Clients talk to me about the number of e-mails they receive every day. This barrage can cause a loss of focus resulting in lost productivity. I recommend that they rethink how they respond to e-mails.
First, respond to e-mails more like responding to traditional correspondence or faxes. Don’t hit the reply button to send “got it,” “ok,” or “thanks;” causing the receiver to incur more incoming mail with little benefit. Instead, consider a no-need-to-reply policy with the folks you work with unless you specify differently. Add to your e-mail signature line: “To reduce e-mail volume, please respond only if necessary.” Delete this line when you need a response.
Second, save up responses to one person. Some people may write 2-5 e-mails a day when working on a project. It is far better to respond one time more comprehensively. When I work on projects, I ask others to summarize issues/questions one time each day.
Third, stop conversational relays. When a question or issue is resolved, there is no reason to continue back and forth responses. Learn to be finished when you are finished.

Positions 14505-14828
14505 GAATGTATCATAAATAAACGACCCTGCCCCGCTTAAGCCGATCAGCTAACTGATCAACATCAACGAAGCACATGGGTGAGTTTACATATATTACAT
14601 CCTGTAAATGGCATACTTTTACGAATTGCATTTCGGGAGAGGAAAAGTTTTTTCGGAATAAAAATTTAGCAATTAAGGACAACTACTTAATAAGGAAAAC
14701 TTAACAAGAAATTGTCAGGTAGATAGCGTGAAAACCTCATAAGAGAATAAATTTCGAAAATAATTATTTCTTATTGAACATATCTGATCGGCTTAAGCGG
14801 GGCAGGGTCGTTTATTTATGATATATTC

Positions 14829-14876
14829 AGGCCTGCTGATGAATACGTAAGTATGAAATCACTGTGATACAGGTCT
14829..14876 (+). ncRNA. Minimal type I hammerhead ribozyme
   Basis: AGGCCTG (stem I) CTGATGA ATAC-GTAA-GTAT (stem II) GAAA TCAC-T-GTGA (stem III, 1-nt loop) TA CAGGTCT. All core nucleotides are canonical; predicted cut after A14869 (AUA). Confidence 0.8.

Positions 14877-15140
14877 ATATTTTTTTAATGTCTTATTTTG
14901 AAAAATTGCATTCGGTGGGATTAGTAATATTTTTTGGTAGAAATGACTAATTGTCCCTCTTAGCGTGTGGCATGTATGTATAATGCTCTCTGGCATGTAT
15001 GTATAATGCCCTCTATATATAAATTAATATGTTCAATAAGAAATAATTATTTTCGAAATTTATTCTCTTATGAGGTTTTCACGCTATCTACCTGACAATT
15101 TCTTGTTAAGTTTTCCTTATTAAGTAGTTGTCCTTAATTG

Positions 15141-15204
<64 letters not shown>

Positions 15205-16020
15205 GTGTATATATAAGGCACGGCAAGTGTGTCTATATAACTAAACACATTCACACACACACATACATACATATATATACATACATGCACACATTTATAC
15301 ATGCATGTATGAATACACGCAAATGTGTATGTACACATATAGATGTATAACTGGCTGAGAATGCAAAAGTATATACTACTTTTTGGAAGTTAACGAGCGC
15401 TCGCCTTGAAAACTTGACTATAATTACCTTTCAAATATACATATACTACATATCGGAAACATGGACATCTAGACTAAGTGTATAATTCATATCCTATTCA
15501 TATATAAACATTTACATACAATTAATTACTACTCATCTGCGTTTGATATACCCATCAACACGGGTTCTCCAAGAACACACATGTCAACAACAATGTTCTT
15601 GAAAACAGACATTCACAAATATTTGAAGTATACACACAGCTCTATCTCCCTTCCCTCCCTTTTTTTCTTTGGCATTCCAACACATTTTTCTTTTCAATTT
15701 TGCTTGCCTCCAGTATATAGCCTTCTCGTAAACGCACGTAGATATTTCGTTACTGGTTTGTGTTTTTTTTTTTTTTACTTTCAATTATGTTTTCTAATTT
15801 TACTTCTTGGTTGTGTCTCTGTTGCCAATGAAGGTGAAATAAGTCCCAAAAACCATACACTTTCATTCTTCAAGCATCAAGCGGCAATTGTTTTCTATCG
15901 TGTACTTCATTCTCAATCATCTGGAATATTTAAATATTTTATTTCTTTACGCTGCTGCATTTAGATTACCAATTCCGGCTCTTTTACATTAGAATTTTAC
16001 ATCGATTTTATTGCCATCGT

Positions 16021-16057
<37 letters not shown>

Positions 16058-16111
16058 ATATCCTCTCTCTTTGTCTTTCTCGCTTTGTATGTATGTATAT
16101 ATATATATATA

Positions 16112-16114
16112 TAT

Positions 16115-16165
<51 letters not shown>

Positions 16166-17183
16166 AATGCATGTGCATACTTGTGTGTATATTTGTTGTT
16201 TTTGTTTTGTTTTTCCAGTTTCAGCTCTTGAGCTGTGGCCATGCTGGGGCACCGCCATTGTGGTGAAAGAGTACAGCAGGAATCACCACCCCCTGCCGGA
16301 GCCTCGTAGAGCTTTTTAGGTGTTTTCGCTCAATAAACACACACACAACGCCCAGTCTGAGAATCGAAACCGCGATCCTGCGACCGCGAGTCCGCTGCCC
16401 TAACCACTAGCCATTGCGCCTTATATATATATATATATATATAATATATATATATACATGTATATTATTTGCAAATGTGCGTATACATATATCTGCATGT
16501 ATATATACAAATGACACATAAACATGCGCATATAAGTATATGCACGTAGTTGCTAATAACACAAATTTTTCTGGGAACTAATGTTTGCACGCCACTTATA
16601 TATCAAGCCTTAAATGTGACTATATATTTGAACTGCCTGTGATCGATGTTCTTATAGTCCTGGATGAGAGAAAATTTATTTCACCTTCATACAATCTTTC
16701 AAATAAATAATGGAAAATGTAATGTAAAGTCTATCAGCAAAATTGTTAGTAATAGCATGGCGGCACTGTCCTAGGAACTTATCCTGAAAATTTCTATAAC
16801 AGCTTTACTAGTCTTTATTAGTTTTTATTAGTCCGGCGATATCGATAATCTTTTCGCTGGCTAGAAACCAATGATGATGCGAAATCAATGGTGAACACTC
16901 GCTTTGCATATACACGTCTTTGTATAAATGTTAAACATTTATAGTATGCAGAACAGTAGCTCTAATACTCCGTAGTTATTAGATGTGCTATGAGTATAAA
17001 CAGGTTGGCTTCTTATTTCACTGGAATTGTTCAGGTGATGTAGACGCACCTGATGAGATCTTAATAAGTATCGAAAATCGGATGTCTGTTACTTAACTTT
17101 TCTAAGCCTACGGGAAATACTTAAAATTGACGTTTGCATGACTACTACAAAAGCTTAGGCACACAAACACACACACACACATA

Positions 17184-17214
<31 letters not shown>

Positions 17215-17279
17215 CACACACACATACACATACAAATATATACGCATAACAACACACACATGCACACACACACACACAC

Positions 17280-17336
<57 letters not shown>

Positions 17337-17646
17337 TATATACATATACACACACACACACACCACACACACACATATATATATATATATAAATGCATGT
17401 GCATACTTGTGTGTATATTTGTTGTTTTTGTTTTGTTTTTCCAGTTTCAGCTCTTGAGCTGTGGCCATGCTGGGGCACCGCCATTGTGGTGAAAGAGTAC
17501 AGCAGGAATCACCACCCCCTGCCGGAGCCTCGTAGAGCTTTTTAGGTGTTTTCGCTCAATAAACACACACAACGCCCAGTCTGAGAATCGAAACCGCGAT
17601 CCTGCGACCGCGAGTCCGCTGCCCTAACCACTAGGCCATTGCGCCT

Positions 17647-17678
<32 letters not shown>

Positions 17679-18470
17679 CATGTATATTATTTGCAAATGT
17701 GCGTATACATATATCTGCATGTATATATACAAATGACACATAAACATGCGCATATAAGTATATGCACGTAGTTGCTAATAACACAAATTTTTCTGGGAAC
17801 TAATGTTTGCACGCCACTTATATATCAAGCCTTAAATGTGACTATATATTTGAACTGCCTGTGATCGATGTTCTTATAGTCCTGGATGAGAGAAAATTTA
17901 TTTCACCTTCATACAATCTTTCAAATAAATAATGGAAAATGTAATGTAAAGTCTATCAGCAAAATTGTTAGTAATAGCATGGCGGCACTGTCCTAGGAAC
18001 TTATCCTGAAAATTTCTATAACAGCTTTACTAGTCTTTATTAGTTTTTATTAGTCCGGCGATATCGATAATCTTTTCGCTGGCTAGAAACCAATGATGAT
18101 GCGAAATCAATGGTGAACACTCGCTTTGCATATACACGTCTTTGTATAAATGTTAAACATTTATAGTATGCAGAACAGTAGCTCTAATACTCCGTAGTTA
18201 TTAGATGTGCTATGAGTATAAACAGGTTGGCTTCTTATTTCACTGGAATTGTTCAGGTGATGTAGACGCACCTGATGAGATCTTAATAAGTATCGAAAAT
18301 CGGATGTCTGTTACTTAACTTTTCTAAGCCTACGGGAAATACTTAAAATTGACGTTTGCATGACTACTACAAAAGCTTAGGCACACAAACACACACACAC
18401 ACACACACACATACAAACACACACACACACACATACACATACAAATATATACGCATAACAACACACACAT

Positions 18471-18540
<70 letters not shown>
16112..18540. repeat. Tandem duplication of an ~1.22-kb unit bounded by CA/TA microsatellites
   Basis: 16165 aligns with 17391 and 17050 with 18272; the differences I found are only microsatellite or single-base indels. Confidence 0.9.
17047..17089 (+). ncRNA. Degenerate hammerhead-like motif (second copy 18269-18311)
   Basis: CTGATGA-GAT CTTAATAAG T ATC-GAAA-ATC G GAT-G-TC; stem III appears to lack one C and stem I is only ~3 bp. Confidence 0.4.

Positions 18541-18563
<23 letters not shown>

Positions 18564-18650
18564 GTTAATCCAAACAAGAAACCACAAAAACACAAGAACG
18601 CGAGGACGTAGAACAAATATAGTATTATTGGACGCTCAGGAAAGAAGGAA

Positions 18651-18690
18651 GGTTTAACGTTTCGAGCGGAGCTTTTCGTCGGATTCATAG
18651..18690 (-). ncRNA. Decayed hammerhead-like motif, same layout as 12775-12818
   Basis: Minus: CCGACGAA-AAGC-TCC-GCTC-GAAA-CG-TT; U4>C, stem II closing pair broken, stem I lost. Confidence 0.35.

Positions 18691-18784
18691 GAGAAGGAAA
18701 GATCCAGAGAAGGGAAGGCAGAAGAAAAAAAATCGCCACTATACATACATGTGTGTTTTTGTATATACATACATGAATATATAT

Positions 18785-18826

Fourth, review your e-mail subscriptions and evaluate how you read them. Unsubscribe to most, except for the daily Business Proverbs. Determine how much time you need to read each. For example, it takes less than 60 seconds to read the daily e-mail I send. Limit reading your subscriptions to about 5-10 minutes. Save others to read during lunch or at 5:00 pm.
We are responsible for managing our e-mail. Paul instructed us to “Make the most of every opportunity.” (Ephesians 5:16, NLT) When we spend time on e-mails that should be spent on more important work, we lose time we could spend with our family.
Steve Marr, Your Christian Business Coach
Subscribe to the free Business Proverbs e-mail here: http://bit.ly/ncixc1
|< Prev||Next >|